You can have to court appoint a joint guardian if you have custody of the child. If your petition is approved, you and the joint guardian will share guardianship rights and obligations. When you die, the joint guardian will take full custody and guardianship of the child without another hearing.

What rights does a joint guardian enjoy?

The joint guardian will have the right (together with you) to determine:

  • Where the child lives,
  • What type of medical treatment the child receives,
  • Which school the child attends, and
  • Whether the child is allowed to obtain a driver’s license or join the military.

The joint guardian will also enjoy certain other incidental rights that parents normally exercise over children (the right to discipline the child within legal boundaries, for example).  

What is a Caregiver's Authorization Affidavit?

A Caregiver’s Authorization Affidavit is a notarized statement issued by the child’s parents giving you custody of the child. This affidavit grants you most of the rights that a legal guardian enjoys. Since it does not add up to legal guardianship, however, no hearing is required.

Why is legal guardianship preferable to a Caregiver's Authorization Affidavit?

Without legal guardianship, you might run into problems with certain issues such as obtaining medical insurance for the child. However, the most serious problem is that the child’s parents can cancel the affidavit any time they choose, without a hearing.

Can a legal guardian move out of state with the child?

Only if certain prerequisites are met. You must obtain permission from the court before you move, and you will have to obtain guardianship in the state you move to. Remember that guardianship laws vary from state to state, meaning that you will not necessarily even be eligible for guardianship in your new state.

What is a 'Guardian of the Estate'?

A Guardian of the Estate is appointed to manage the finances of someone (including a child) with significant assets. A Guardian of the Person, by contrast, is appointed to exercise authority over and make decisions on behalf of the child.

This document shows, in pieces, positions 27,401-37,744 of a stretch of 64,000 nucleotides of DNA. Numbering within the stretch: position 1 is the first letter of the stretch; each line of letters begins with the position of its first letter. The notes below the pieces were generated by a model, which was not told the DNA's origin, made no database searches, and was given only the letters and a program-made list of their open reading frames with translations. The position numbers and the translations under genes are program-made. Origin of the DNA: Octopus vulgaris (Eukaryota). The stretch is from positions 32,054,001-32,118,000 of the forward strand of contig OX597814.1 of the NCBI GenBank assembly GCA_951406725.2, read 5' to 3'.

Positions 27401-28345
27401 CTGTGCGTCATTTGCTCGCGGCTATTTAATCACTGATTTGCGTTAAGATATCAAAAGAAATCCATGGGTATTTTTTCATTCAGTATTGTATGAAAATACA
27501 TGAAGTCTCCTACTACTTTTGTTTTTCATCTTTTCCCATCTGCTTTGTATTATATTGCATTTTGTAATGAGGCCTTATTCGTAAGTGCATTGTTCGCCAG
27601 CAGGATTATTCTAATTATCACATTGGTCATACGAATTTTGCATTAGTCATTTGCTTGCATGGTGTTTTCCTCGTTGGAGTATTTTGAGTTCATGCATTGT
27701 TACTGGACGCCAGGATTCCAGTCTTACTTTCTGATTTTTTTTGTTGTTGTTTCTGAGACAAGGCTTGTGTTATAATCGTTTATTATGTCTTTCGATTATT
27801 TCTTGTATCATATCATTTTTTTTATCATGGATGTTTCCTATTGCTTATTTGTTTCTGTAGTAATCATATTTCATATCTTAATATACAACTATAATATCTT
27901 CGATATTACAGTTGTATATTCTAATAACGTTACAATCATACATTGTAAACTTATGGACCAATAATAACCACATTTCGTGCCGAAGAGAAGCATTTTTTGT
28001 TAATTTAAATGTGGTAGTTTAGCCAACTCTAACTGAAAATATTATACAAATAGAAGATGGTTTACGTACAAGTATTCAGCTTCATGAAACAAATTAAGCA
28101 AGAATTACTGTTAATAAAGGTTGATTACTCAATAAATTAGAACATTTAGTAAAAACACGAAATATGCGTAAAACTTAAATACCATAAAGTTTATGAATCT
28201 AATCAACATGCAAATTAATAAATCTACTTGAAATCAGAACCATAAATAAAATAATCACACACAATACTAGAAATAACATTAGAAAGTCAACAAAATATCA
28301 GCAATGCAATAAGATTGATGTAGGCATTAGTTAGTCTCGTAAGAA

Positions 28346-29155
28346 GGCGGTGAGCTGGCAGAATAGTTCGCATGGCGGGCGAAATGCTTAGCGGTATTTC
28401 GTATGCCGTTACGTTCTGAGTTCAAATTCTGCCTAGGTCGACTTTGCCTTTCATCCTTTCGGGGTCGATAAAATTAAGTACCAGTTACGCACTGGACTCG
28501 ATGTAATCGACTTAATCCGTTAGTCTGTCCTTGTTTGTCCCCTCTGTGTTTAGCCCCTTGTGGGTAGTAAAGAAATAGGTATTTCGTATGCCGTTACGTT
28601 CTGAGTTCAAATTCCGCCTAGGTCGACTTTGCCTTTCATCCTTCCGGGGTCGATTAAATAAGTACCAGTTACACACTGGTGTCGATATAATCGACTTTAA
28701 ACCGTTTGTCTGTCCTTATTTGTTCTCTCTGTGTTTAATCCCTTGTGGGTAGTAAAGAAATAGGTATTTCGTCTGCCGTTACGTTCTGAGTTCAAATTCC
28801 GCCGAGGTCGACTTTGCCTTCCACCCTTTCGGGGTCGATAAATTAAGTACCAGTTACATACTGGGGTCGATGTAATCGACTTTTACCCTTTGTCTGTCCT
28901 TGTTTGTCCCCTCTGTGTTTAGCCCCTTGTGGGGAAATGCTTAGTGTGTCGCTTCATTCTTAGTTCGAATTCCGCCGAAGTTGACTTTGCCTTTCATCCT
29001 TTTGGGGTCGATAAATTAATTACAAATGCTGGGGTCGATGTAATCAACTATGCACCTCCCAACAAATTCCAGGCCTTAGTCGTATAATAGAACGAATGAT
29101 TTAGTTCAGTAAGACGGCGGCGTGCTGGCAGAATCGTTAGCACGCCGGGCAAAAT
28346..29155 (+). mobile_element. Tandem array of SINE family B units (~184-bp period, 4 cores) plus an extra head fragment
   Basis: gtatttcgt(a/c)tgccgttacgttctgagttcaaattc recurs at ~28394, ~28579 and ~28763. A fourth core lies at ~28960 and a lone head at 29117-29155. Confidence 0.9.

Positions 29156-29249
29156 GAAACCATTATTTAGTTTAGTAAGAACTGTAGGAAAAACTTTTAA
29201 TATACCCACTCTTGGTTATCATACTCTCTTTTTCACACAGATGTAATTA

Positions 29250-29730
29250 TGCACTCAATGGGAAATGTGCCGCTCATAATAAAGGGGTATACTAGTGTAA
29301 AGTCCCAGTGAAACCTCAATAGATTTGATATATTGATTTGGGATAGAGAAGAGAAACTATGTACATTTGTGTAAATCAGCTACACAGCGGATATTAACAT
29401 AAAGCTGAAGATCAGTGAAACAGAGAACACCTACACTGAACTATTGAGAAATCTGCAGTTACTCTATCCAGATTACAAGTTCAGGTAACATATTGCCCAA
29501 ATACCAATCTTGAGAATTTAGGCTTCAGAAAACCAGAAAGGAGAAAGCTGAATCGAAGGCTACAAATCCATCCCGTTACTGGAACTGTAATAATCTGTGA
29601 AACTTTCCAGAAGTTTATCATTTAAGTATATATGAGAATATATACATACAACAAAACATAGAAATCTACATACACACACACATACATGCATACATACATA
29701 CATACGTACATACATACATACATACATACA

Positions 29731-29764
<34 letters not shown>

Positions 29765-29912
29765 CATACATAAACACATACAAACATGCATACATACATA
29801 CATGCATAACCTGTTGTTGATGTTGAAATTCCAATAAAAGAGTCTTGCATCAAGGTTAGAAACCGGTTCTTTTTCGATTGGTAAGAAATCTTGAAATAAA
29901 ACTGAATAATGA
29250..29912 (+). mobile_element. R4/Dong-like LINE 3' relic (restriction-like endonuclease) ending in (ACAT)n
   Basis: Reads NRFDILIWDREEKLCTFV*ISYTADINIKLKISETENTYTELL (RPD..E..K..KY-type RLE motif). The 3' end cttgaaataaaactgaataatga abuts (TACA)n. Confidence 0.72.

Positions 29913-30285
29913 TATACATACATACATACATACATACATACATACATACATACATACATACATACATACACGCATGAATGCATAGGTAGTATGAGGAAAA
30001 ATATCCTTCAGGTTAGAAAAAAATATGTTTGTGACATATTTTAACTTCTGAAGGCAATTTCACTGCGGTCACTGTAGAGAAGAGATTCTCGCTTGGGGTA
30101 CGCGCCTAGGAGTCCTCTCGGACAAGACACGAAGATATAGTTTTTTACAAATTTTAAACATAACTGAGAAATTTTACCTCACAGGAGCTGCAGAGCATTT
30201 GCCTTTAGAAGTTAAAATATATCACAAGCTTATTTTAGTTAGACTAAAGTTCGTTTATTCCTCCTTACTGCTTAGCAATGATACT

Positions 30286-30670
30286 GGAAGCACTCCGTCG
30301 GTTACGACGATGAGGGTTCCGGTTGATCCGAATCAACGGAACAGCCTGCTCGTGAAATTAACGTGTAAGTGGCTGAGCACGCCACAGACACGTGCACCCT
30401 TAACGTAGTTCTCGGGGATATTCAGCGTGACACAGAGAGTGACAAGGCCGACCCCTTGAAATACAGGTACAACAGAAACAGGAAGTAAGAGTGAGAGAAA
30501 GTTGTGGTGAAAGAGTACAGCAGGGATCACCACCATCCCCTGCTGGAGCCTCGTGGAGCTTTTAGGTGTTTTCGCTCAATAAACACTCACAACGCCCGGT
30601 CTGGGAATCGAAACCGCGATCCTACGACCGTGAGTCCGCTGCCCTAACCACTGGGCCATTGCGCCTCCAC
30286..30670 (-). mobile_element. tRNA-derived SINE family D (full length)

How can a guardianship be terminated?

A guardianship cannot be terminated unless:

  • The child dies,
  • The child reaches 18,
  • The appropriate court orders the termination of the guardianship upon petition by the guardian or the parents (if they are still alive), or
  • In the case of a guardianship of the estate, estate assets have already been fully depleted.

Guardianships Are Not Just for Children

You may have an adult relative who needs to be taken care of, due to either physical or mental disability. California law provides a process by which you can arrange for guardianship over a disabled adult, and the process is much the same as obtaining guardianship over a child.

Act Decisively; Contact Experienced California Guardian Attorney

At The Ledbetter Law Firm, APC, we understand that nothing is more crucial to your child’s well-being than a trustworthy guardian. Your children’s futures are not something to leave up to chance, and we’re here to walk you through every step of the process so you’ll have peace of mind, knowing that your children will always be cared for by someone you trust.

The Ledbetter Law Firm, APC is dedicated to helping families and individuals provide for their futures through all aspects of estate planning. Contact The Ledbetter Law Firm, APC or call today if you have questions about designating a guardian for your minor children.

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“Tom was able to take the complex and daunting task of putting together an estate plan and made it much simpler by asking the right questions, focusing on what really mattered, and getting it documented the right way. His down to earth nature, ability to explain things in non-lawyer terms and his deep estate planning expertise made him an excellent fit for our family and estate planning needs.”

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The Ledbetter Law Firm, APC